Okay, so it has finally happened. I began this website in 2014 and, in that time, I have done my best to create useful content on the history of the iron game. I have promoted old-school exercises, republished forgotten articles and chapters, and, in many instances, written biographies or histories of cool events. Although my frequency has now changed due to new commitments (hello newborn son!), my love for this website continues.
I have, however, come to an impasse in my training. I began lifting weights at fourteen and, now at 30, I have spent the majority of that time doing traditional lifts. While this will continue to be the case, I have, over the past two years, begun to incorporate stranger exercises. Part of this development is to escape boredom in my training, and also that my home gym is awesome but sparse (seriously, I train in my back garden without a roof or walls).
This has meant incorporating Zercher squats, continental cleans, pinch grip deadlifts, crucifix curls, and pretty much anything I can get my hands on. Seriously – I have spent my fruitful hours going through the USAWA website looking for new things to do. This is my long-winded way of saying, expect a lot more weird and wonderful posts about strange exercises on this website. We’ll still do traditional posts but lets look at the head-turning exercises every now and then.
So, without further adieu. What is the barbell leg press and how can you do it?
What is the Barbell Leg Press?
Thankfully this is a very simple thing to answer. The barbell leg press is what trainees used to do when they had no access to the leg press. It was typically done in the first half of the twentieth-century and was, for some gyms, a popular exercise.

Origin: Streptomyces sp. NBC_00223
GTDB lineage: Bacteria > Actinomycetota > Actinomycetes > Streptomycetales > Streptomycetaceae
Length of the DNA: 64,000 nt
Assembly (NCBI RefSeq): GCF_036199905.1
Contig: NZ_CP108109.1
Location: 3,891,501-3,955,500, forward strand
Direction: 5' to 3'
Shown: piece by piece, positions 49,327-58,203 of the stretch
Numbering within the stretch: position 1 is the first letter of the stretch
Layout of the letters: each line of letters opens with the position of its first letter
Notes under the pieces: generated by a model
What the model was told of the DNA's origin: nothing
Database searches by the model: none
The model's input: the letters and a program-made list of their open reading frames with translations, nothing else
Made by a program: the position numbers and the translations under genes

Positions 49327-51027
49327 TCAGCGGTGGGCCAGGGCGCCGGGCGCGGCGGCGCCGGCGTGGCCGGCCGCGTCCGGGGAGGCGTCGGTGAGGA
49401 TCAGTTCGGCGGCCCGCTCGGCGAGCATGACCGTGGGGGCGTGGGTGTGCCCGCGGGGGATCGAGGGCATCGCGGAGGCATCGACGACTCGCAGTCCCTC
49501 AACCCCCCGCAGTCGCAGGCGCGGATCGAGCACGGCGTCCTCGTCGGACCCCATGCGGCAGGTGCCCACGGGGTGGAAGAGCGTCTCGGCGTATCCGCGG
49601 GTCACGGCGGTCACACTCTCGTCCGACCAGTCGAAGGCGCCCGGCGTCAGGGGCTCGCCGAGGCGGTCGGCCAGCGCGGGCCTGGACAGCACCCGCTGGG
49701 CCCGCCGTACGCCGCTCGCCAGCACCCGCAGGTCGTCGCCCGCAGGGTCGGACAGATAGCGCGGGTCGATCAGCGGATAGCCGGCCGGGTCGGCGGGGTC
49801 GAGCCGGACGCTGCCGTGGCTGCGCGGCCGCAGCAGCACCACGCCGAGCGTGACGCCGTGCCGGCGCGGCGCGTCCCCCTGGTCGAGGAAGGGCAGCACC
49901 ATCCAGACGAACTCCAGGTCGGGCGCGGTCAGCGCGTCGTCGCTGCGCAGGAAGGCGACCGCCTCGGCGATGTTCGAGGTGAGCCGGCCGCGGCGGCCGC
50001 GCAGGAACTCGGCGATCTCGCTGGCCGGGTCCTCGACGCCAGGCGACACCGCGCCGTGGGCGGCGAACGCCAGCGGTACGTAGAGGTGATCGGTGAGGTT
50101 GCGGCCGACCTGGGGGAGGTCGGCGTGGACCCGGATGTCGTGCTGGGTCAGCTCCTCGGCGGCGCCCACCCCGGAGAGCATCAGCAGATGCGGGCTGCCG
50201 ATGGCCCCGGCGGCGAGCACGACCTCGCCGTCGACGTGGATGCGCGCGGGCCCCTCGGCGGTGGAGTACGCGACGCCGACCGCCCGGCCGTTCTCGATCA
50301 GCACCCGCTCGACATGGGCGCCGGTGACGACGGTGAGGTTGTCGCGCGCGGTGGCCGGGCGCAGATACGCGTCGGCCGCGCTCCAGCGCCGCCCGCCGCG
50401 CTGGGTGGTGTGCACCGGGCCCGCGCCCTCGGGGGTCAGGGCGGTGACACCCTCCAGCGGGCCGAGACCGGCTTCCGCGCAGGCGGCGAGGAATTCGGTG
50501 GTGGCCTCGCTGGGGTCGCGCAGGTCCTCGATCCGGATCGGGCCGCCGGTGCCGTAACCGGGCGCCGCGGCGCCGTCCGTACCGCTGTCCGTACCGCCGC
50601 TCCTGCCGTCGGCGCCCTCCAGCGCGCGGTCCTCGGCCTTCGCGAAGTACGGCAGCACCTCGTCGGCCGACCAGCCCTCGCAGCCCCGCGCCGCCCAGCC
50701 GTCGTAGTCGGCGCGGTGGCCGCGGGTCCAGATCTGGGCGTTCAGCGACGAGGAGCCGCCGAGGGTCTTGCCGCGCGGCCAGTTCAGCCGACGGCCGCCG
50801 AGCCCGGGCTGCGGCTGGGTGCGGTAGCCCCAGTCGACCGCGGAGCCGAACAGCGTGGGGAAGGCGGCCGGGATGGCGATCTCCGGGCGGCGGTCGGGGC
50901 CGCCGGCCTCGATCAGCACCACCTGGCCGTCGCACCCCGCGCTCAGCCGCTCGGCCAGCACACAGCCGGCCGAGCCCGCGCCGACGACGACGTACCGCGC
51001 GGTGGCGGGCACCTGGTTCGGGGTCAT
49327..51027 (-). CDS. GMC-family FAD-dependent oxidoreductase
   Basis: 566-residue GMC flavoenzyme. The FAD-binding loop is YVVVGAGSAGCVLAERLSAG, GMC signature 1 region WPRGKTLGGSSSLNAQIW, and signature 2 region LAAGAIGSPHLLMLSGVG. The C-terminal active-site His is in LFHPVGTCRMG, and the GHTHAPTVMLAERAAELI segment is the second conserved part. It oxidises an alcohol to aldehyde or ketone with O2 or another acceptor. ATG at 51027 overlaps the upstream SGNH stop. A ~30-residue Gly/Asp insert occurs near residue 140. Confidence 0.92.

Imagine an inverted leg press wherein your back is flat on the ground and your legs are in the air with your feet flat. Now put a barbell across those feet. Voila!
How To Do The Barbell Leg Press
In our previous post on the creation of the leg press we noted that it was largely done in a time before machines made this exercise altogether easier and safer. So to study the best way to do a barbell leg press, we need to turn back to Harry L. Good’s 1940 pamphlet, The Keynote to Great Strength.
Written at a time when Olympic weightlifting was still the training norm, Good’s book combined Olympic lifts with bodybuilding and powerlifting movements. It was also, from my perspective, a book VERY kind to those with home gyms.
Obviously, this is a niche movement and the first question to ask is how can you get a loaded barbell onto your heels. So helpfully, Good’s answer to this question was to have a training partner or assistant there to help you.
For those who trained/train alone (like me), Good recommended the following
Lie on the floor, roll the bar over the head or up-over the legs to the mid-section then raise the barbell until supported on the eblows with the forearms vertical.
From this position, press the barbell to arm’s length using the lying press or shoulder bridge position. Now place the feet under the bar.
If this modified bench press to leg press scenario didn’t work, there was one last solution.
Have a couple of stands made or get some boxes to place the barbell on making sure they are high enough to allow one ot place the feet under the bar while lying on the back.
Modern trainees could also use a powerrack.
This is a combination from Good’s book, and my own experiences. First Good recommended using a relatively heaver weight to begin with as, oddly, this can actually make balancing the barbell easier. Now Good recommended higher weights – 10 to 15 reps – so don’t go too heavy!
From my own experience, it can be helpful to try this first using a Smith Machine and then progress to a barbell. Bumper plates work best in my view – they are designed to be dropped and, more importantly, they are large enough to create some space between you and the barbell. In terms of footwear, it is largely a personal choice. I have seen people using bare feet/vibram five fingers, using shoes with a slight heel or using flat soles like Vans or Converse.
Yes this is an odd exercise. But it’s also fun! Have you tried this exercise? Let us know in the comments below!